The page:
Last Friday, a U.S. court and the U.S. Food and Drug Administration (FDA) has essentially ruled that organic raw milk shipped across state lines for use as animal food must be treated like a toxic waste; otherwise organic, sustainable dairymen will face a $250,000 fine and up to 5 years imprisonment for noncompliance. The case, U.S. v. Organic Pastures, was brought by evidence that showed an undercover FDA agent had received a one-gallon shipment of raw milk for pet food in Nevada, of all places, from California.
On a similar note, back in the early 90′s, EPA and DOT wanted to define milk as a “hazardous material” under rules pertaining to oil spills. This was because the definition of oils included petroleum-based oils as well as fats and oils from vegetable and animal origin. The dairy industry needed to spend untold sums to Washington lobbyists to prevent the hazardous designation. This relieved truck transporters of milk and vegetable oil from putting “hazardous material” signs on their trucks and to have special papers onboard. All of this so that environmental spill responders would know that the spill material was milk containing 1-5 percent fat. The rationale was that, in the event a milk truck overturned on or near a bridge, these procedures might reduce the potential effect on fish and other aquatic life. I won’t get into here how Coca-cola and other soft drinks would have been classed also as a “hazardous material” because of its acid content (pH), but something tells me that EPA and DOT won’t do it with America’s other drinking problem.
But naturally occurring unpasteurized milk has created more of a crisis for the chimps at FDA and other “protect and serve” agencies, in all of their infinite wisdom. Might it be due to the fact that, since ancient times, it has been a wholesome and nutritional drink for babies, as well as animals and humans?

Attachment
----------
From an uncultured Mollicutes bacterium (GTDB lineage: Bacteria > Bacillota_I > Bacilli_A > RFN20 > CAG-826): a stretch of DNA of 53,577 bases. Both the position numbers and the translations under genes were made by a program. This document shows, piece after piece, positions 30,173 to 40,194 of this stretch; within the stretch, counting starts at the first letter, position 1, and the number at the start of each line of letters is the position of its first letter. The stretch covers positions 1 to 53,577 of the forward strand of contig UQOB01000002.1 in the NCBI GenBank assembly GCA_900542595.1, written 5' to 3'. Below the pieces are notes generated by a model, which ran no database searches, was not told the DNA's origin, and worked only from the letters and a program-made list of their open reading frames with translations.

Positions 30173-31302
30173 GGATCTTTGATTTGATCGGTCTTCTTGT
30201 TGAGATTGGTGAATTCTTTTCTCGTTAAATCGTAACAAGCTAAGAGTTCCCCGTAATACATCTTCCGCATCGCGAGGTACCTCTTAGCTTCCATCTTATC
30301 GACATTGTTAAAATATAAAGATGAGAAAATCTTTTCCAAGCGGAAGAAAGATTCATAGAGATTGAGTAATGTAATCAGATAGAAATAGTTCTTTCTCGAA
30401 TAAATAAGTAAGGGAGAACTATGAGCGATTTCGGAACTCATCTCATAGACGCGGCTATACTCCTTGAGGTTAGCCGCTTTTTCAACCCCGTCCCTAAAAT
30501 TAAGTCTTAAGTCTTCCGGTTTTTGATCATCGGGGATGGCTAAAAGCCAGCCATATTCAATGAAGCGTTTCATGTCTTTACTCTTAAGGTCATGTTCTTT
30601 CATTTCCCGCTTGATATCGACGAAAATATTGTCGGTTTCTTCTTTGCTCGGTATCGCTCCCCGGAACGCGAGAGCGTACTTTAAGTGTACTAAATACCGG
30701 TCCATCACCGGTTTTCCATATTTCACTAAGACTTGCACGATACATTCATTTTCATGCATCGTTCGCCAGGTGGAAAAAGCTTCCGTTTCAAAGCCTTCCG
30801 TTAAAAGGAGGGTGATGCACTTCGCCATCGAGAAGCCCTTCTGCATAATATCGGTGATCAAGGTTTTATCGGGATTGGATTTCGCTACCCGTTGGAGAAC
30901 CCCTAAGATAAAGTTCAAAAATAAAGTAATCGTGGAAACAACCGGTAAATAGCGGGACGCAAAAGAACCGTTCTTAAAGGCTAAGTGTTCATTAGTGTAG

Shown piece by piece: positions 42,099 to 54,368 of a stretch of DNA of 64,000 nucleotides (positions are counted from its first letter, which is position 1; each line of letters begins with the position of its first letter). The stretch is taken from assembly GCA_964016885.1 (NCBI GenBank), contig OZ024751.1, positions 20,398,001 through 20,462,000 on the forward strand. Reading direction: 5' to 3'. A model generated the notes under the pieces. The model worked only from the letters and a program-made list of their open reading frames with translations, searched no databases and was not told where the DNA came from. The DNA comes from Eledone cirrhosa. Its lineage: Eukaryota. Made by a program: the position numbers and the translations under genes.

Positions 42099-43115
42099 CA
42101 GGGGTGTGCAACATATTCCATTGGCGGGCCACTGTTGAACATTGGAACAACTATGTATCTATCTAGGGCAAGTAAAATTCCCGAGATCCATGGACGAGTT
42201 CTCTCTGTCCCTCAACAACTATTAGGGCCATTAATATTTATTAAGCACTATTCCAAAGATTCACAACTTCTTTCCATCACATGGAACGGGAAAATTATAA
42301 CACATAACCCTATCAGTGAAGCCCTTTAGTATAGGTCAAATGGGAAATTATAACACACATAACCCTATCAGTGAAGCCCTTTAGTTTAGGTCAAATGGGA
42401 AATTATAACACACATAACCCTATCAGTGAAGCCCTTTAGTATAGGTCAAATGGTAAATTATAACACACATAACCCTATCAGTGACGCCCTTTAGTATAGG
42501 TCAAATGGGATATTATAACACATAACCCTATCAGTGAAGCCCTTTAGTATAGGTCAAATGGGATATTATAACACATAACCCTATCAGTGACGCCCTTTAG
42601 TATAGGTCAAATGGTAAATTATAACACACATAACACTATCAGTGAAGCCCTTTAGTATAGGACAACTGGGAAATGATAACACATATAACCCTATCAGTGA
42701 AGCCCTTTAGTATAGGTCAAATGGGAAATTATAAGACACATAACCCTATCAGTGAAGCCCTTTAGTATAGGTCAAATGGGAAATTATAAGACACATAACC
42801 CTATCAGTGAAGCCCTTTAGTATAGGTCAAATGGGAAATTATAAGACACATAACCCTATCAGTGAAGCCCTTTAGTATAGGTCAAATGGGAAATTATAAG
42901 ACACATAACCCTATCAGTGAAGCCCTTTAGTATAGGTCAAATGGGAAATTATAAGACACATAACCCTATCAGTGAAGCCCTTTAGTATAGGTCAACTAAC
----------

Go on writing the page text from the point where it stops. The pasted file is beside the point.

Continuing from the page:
For his timely article on the present situation, investigative journalist David Gumpert in his story at The Complete Patient received documents from the case directly from the defendant Mark McAfee of Organic Pastures Dairy Company (OPCD). The documents, according to Dave, reveal the laughable conditions upon which OPCD can ship raw milk to be used as animal food:
- OPDC can “only ship raw milk and raw milk products to end use animal facilities,” including zoos, research labs, and veterinary practices;
- “The veterinary health professional or animal caretaker must have a legitimate provider/client-patient relationship with the animal to which the product is to be fed.”
- Prior to shipping any milk, OPDC must provide to the FDA’s San Francisco office assorted information about the recipient, including the “identity of each animal to which the raw milk or milk products will be fed and a declaration that the consignee has a legitimate provider/client-patient relationship with the animal to which the product is to be fed.”
- Milk recipients must “keep records of all use and disposition of raw milk and raw milk products received from OPDC.”
- Recipients must “destroy or return to OPDC any unused product…(and) provide OPDC with documented accounting of all quantities destroyed within 15 days of destruction…”
With up to five years imprisonment and up to $250,000 fine for noncompliance, I think it is safe to say the Mark McAffee is out of business of the interstate shipment of quality pet food.
Something else is leaving a sour taste in my mouth, because Augie does not recall if FDA pursued the U.S. food manufacturer’s of baby formula and countless other food items using Chinese milk solids intentionally laced with melamine, a toxic compound– even though they have set up quality control offices in China. Have you?
Now I am convinced that Albert Einstein was correct when he stated, “There are only two things that are infinite; the universe and the stupidity of man, and I am not certain of the former.”
Of course, The Journal is now open for your comments on this important new development.